Archive for the ‘Bradd Pitt’ Category

DVD review: ‘Benjamin Button’ so long it may age you

May 5, 2009

As far as Oscar-bait movies go, The Curious Case of Benjamin Button is at least lovely to behold. And I’m not talking about its stars, including Brad Pitt, who spends much of the movie in old-man mold as he plays a person who’s born ancient and grows gradually into childhood.

The film’s astutely used New Orleans settings and CG-driven magic give it a painterly if not almost otherworldly look, which certainly befits its preposterous fantasy of growing younger, rather than older. (I mean, really — must we take this as seriously as director David Fincher and company? After all, we’re not getting paid to do so.)

But beyond lovely looks — and another great performance by Cate Blanchett as Benjamin’s longtime love — the film is a languid, glum, slow go — sort of Forrest Gump without the box of chocolates.

Its decades-long sprawl, voyage of self-discovery, off and on romance and far-flung locales make it an epic, but it’s an epic which rarely moves — or moved me. In part that’s because Pitt is such a low-key non-presence on screen, as if he’s trying to outdo Tobey Maguire in the no-acting style of acting.

Make this a 100-minute movie and it might have held my attention. Turn it into a 165-minute epic and I grow impatient as Benjamin grows younger.

But the Criterion Collection which released Button’s new DVD is content to make the viewing experience longer still — at least for those who want to penetrate its movie magic. Among many other extras, a feature-length look at The Curious Birth of Benjamin Button is exceptionally well made and revealing.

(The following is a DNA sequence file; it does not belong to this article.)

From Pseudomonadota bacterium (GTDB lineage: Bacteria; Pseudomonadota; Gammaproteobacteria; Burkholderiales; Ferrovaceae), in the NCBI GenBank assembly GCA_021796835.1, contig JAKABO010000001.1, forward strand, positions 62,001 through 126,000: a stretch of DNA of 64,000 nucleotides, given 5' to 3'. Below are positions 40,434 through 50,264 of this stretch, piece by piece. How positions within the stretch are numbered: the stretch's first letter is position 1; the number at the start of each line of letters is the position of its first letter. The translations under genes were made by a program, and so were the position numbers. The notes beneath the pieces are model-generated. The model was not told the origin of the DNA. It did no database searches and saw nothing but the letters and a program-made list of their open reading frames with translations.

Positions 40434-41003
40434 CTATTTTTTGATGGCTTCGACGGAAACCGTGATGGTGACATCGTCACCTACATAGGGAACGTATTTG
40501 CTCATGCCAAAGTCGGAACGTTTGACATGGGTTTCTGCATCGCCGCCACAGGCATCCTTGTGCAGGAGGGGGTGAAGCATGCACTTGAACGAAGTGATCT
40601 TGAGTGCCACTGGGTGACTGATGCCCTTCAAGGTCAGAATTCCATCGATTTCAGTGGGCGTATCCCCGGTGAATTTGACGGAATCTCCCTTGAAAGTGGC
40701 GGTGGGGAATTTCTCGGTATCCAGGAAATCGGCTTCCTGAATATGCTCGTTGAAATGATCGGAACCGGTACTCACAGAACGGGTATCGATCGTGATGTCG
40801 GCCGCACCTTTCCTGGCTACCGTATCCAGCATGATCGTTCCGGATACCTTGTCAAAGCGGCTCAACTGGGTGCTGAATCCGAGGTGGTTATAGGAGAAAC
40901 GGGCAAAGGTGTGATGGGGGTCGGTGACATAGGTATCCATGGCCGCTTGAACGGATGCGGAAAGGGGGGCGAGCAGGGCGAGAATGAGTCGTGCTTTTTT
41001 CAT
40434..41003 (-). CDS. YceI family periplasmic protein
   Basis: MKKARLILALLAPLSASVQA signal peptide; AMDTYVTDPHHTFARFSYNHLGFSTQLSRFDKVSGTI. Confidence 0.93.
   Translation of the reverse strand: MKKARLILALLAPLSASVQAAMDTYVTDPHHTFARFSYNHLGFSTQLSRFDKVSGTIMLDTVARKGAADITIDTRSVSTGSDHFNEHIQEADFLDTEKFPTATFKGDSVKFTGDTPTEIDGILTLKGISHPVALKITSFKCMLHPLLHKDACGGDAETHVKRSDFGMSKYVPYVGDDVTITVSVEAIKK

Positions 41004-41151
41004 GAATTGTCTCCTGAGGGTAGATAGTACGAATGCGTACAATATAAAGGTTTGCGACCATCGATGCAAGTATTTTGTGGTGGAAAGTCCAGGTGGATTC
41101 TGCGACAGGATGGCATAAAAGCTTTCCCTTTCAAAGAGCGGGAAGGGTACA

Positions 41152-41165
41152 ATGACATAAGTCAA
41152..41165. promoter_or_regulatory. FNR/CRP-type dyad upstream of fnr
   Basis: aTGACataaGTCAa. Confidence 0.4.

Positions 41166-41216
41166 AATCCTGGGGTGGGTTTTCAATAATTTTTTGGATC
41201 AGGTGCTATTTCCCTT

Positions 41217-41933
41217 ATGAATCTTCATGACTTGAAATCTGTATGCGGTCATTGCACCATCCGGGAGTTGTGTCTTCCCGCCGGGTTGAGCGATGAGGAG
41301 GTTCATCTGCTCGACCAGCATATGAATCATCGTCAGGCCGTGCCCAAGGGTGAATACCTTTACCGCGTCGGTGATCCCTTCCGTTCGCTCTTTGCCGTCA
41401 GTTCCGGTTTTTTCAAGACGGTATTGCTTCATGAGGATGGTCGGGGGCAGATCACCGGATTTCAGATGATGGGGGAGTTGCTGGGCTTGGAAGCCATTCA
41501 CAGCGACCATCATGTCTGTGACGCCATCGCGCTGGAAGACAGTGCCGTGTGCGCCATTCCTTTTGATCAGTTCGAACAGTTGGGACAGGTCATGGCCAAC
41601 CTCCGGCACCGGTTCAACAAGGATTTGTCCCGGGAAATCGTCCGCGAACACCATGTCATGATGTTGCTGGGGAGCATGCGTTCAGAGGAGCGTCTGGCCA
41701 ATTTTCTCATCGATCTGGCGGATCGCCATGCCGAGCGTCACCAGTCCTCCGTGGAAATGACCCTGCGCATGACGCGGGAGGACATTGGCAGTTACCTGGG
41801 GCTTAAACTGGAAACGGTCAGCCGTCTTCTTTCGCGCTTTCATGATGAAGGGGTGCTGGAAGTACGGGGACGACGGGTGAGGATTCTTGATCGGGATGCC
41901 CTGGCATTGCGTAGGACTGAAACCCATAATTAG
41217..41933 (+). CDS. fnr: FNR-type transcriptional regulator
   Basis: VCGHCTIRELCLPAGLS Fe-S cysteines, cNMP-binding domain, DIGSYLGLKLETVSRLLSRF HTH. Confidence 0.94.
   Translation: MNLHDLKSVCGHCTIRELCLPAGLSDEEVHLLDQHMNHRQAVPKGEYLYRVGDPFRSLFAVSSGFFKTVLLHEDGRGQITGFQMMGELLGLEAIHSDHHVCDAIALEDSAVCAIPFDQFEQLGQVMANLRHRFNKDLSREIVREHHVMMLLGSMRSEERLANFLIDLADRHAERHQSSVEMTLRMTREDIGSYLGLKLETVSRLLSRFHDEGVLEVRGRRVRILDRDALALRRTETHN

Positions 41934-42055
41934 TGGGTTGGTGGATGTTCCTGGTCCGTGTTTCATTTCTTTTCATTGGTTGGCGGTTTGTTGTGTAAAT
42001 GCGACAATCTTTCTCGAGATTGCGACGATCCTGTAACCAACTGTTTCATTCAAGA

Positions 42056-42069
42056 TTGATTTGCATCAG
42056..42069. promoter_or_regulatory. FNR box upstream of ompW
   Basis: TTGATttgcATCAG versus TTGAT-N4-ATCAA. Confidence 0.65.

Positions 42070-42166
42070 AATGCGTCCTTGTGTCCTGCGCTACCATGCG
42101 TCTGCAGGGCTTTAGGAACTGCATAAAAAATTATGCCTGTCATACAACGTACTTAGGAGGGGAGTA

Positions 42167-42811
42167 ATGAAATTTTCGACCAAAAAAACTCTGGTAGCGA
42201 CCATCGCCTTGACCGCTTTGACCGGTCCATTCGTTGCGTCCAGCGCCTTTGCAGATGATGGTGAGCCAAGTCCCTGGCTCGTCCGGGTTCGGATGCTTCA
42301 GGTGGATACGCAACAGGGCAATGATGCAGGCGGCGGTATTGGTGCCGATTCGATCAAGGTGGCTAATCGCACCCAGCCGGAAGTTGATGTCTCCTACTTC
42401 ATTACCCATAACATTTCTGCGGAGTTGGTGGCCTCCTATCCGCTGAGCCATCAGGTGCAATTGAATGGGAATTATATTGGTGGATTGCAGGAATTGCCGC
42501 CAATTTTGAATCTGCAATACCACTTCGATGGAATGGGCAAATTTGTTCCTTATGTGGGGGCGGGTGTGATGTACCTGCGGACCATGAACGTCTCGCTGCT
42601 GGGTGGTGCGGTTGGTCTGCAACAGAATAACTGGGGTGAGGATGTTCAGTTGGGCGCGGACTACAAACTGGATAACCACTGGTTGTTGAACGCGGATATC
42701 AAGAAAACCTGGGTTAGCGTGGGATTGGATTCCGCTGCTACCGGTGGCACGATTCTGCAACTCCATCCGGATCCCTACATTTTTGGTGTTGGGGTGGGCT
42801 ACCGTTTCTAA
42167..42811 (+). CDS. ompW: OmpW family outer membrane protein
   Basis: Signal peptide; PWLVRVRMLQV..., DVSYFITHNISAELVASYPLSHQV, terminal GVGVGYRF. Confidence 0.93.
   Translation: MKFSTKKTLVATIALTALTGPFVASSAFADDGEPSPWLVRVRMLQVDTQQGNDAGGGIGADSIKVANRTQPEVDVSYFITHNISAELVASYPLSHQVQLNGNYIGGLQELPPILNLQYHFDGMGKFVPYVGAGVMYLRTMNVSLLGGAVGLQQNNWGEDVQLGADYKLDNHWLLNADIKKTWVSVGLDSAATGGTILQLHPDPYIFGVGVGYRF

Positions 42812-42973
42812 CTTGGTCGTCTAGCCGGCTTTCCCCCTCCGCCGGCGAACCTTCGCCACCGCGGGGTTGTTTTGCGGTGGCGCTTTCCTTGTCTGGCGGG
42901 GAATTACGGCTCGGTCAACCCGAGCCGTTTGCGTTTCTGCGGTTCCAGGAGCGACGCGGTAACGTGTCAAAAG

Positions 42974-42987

Then again, it lays bare the aforementioned magic — and why do that? Whatever charm and appeal I drew from this film lay in the spells it cast, and showing how it’s all done turns such magic into mere moviemaking exercises. For big fans, Criterion doesn’t disappoint, but for casual viewers who feel this film is overblown already, more is less.

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If Jolie and Pitt seek permanence, it’s not ‘for a while’

December 18, 2008

I had to laugh at this one — and share it with you.

If you surf the News from WENN items on imdb.com — not a bad source for celeb gossip — you may enjoy reading an item dated Dec. 17 on Angelina Jolie and Brad Pitt settling down in France, a la Johnny Depp. But beware of the lead sentence, which says Jolie and Pitt are doing this “because their family need a permanent base for a while.”

First, “family,” though it signifies a group, is a singular noun, like team, not a plural, like families or teams. So it should be “family needs.” And then there’s this doozy — the quite amusing assertion that the couple is seeking “a permanent base for a while.”

Permanent is permanent, just as unique is unique. There are no degrees of permanence, and certainly it never signifies a transient state that’s going to be just “for a while.” Similarly, “unique” means one of a kind, and has no variations or degrees. Your fingerprints are unique. Each snowflake is supposedly unique. But nothing is “very unique,” which you often hear, as if something can be more one-of-a-kind than another thing can be one-of-a-kind.

What’s needed here, from all of us, is to beware of words that are absolutes, because often we mean something else. “Permanent” and “unique” are absolutes, with no degrees or shades of gray.

The WENN item could have said Jolie and Pitt are seeking a lasting, ongoing, steady, regular, stable or otherwise consistent base “for a while.” But if it’s a permanent base, it’s not “for a while.” It’s for good — forever.

Similarly, instead of claiming that something — say, a film — is “very unique,” it could be called “very distinctive,” “very unusual” or simply “singular.” Technically, all films are unique, in that each has different material. But the meaning in claims of uniqueness is usually flattery, in the sense that a film stands out from the rest. So it’s not just another film — it’s a highly distinctive one.

There — I feel better. I know it’s not a big deal in itself, but the slow slide toward illiteracy in this world is made worse when it’s perpetuated by mass media, which should know better. Words have very clear and definite meanings. Words are precious communications tools. Words matter. And if we continually muddy the waters of their meaning, we’re not truly communicating.

Thanks, now I’m going back to surfing the Internet — but not permanently. No, just for a while.